The DC – & CC – was simply crass. But not as much as they & the Callinicos Lynch-Mob Faction (Undeclared) are today coz, after all the opportunities they have had, given the scrutiny their practice has been subject to, they are still unable to recognise how egregious the DC has been – & the CC for refusing to halt everything.

  147. Cath Elliott: he debate went down the way it did because the SWP chose to reveal their complete hypocrisy by producing and distributing the ridiculous leaflet featured at the top of the post, and by choosing to defend the behaviour of the CC in their opposing speeches

    Cath

    I’m curious about the implications for UNISON about the resolution adopted at UNISON Women’s Conference at the weekend.

    It’s at least arguable that the SWP Disputes Cttee – with their Lets get the alleged rapists mates to question the victim procedure’ those who backed them at SWP Conference and those who are now publicly backing the SWP CC now… fall within the terms of the resolution passed at UNISON Women’s Conference.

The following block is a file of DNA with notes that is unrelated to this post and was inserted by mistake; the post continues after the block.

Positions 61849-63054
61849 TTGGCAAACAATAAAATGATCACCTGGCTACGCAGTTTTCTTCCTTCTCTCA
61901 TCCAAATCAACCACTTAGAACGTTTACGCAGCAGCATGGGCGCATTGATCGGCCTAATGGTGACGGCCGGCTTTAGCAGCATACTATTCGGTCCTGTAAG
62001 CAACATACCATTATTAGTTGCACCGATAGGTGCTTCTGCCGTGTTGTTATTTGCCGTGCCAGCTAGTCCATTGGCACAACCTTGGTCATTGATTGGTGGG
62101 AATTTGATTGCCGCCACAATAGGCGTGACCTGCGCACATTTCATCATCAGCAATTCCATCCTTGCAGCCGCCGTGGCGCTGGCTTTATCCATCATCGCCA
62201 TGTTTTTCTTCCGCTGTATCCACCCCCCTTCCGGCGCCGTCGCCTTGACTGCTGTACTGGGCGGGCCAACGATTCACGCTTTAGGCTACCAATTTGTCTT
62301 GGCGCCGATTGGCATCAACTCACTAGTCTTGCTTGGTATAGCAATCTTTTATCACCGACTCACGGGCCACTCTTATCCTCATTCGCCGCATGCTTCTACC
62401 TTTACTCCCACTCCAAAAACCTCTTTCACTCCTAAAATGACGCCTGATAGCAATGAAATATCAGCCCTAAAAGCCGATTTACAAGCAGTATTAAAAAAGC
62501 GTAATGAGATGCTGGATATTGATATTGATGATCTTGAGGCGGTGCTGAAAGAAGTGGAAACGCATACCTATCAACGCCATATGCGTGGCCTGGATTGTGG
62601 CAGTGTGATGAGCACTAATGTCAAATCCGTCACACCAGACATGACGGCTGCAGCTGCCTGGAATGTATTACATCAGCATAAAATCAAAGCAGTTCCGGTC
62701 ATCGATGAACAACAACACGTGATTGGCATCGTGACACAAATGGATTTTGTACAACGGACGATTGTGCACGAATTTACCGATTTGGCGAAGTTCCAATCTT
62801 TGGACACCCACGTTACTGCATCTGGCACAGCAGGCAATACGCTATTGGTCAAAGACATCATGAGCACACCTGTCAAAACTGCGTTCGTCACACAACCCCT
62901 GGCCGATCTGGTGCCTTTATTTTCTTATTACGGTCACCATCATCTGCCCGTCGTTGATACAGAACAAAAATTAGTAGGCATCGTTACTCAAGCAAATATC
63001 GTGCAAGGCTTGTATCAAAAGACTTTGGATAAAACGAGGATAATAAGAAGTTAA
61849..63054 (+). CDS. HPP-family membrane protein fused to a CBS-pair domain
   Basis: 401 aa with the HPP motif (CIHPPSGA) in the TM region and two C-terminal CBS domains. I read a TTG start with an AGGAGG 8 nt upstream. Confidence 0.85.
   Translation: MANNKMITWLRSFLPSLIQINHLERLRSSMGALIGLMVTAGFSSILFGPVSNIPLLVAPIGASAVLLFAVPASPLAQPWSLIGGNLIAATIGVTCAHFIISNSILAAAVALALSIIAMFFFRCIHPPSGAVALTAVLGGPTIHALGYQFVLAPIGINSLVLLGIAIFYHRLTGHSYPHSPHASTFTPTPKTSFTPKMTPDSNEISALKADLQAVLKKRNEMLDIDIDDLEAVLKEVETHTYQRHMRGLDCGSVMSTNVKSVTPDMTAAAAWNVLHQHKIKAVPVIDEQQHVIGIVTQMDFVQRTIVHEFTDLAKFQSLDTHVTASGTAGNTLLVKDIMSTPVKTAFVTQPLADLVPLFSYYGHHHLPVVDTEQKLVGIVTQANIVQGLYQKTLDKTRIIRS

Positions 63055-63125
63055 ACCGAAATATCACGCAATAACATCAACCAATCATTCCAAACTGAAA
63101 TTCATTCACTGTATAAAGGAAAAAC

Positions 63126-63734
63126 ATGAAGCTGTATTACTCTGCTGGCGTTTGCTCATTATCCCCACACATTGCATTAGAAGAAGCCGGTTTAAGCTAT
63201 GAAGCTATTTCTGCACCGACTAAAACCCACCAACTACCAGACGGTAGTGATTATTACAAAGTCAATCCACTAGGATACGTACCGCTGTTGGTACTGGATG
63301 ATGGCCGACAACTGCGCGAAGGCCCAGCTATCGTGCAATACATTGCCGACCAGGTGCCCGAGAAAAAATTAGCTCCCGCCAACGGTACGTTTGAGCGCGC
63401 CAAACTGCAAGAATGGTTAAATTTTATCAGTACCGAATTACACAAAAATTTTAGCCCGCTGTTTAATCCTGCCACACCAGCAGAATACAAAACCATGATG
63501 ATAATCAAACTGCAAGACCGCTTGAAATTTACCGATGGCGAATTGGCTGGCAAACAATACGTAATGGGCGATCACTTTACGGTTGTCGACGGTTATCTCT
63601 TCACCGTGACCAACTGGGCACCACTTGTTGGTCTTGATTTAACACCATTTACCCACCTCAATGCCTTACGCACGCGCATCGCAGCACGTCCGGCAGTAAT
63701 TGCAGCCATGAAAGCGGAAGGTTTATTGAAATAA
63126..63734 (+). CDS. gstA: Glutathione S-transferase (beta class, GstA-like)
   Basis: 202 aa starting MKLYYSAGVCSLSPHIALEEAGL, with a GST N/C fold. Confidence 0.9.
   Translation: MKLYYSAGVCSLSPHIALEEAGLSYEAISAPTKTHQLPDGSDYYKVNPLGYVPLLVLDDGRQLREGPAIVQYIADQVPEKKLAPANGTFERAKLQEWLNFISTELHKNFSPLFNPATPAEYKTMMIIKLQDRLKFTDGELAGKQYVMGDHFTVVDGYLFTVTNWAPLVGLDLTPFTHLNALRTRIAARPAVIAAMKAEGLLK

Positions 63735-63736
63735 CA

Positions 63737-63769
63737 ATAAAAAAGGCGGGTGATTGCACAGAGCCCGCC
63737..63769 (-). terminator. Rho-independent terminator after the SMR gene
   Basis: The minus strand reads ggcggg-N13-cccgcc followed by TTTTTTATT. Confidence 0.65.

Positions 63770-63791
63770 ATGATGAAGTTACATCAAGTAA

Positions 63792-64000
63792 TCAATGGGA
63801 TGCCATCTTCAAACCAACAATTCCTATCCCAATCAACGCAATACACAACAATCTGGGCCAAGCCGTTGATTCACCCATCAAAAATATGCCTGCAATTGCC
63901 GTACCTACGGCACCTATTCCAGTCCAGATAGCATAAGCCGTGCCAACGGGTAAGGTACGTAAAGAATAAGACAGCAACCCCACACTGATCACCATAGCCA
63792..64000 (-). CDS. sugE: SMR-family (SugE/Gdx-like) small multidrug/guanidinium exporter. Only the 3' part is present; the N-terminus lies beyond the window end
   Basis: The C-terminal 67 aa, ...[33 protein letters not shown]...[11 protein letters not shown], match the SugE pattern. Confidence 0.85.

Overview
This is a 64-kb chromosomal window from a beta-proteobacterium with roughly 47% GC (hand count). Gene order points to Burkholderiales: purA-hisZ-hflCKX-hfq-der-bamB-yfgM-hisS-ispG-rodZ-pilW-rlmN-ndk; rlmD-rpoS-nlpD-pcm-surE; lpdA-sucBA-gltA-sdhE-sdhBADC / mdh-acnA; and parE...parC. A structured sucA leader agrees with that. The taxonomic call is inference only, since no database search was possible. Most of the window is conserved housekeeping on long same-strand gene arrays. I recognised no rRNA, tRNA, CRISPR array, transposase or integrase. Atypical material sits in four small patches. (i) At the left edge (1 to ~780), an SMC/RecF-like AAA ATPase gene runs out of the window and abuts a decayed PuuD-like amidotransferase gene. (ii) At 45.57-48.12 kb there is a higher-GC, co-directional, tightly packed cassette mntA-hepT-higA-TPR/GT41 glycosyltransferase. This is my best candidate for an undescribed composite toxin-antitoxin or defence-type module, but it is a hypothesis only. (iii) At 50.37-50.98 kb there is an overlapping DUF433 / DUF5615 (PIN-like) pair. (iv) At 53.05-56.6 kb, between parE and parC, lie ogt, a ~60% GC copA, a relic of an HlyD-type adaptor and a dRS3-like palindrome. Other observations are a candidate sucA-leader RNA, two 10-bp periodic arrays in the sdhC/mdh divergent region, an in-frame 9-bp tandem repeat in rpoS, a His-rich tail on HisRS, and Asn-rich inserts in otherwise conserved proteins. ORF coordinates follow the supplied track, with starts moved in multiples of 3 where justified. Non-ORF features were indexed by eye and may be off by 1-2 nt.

Given that amongst this number are UNISON actvists at most levels from branch to NEC – are they to be refused platforms by UNISON?

  148. stuart: If something is trivial it’s not worth investigating.

    I don’t think my psyche can stand much more of this. It’s amazing: The fact that you investigated it proves you weren’t trivialising it, cos if you were trivialising it you wouldn’t have investigated it.

    Forget just how atrociously the investigation was conducted, how sloppy and amateurish, how biased (one side got a long time to read the other side’s statements, and the other side was never shown them) and how, as mentioned above, the DC felt it could investigate it cos they were proper revolutionaries.

    It’s just beyond parody.